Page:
Motor vehicles and bicycles must share the same rules and responsibilities on the road. However, while the law may see cars and bikes as equals, an alarming number of drivers have reported that they devalue the lives of cyclists.
According to a recent Australian study published in Traffic Psychology and Behavior, nearly half of all drivers on the road view bicyclists as “less than fully human.” Plus, the belief that cyclists are less than human directly correlates to drivers’ aggressive behavior toward them.
What were the findings?
In the study, researchers asked 442 participants to rank the average cyclist on two different scales: an ape-to-human diagram and a cockroach-to-human diagram. Scientists have used similar charts to study the dehumanization of other marginalized groups. The researchers chose cockroaches for the second diagram because it was found to be the most common online slur used against cyclists.
On both scales, more than half of the participants ranked cyclists as not fully human. Motorists only saw the average cyclist as 45 percent human. But more surprisingly, even bicyclists themselves rated the average cyclist as only 70 percent human.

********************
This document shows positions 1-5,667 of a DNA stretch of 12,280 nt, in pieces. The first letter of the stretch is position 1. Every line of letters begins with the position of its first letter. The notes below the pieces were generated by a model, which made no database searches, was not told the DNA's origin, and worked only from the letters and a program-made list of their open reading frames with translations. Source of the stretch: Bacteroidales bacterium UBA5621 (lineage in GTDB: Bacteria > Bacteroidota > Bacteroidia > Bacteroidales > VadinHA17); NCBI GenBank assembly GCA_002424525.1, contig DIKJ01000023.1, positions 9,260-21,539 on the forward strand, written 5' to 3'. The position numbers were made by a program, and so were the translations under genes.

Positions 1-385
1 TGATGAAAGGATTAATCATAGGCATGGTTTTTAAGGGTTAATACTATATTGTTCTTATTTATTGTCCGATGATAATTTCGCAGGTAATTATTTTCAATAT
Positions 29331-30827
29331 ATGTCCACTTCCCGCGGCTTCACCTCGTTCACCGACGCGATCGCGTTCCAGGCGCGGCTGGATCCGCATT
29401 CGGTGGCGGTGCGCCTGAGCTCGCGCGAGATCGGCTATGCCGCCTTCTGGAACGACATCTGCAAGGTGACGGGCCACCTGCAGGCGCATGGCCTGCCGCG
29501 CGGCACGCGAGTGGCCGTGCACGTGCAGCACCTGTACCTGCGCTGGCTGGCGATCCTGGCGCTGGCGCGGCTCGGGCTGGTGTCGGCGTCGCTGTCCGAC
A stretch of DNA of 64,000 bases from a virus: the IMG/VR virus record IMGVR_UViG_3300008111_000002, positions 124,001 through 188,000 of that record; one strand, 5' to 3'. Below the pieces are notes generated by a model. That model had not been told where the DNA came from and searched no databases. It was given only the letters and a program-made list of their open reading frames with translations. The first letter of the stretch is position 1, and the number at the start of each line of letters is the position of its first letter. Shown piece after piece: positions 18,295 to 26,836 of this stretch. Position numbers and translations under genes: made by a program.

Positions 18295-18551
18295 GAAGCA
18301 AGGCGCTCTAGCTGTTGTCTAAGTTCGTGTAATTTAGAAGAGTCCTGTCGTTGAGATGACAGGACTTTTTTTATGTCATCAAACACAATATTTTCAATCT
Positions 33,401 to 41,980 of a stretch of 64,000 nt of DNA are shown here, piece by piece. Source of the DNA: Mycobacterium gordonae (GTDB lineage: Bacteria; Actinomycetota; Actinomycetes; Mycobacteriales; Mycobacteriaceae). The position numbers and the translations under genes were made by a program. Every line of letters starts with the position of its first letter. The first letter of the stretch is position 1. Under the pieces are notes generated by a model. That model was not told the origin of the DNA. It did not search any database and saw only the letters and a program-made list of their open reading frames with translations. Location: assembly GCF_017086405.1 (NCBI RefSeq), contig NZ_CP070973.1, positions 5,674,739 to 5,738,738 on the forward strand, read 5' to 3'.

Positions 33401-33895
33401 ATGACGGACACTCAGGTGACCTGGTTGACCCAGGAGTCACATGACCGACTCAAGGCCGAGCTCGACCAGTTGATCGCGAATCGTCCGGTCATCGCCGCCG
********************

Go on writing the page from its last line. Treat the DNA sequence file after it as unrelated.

The danger of dehumanization
When you do not see an individual as human, it is easier to justify cruel and aggressive behavior toward them. The study links the dehumanization of cyclists to the negative behavior drivers display around bicyclists. According to the study’s participants:
- 17 percent of drivers have used their car deliberately to block a cyclist.
- 11 percent of drivers have driven close to a cyclist on purpose.
- 9 percent of drivers have deliberately cut off a cyclist.
Motorists must start seeing bicyclists as people, in order to reduce harassing and dangerous behavior towards them. The next time you share the road with a biker, remind yourself they are human.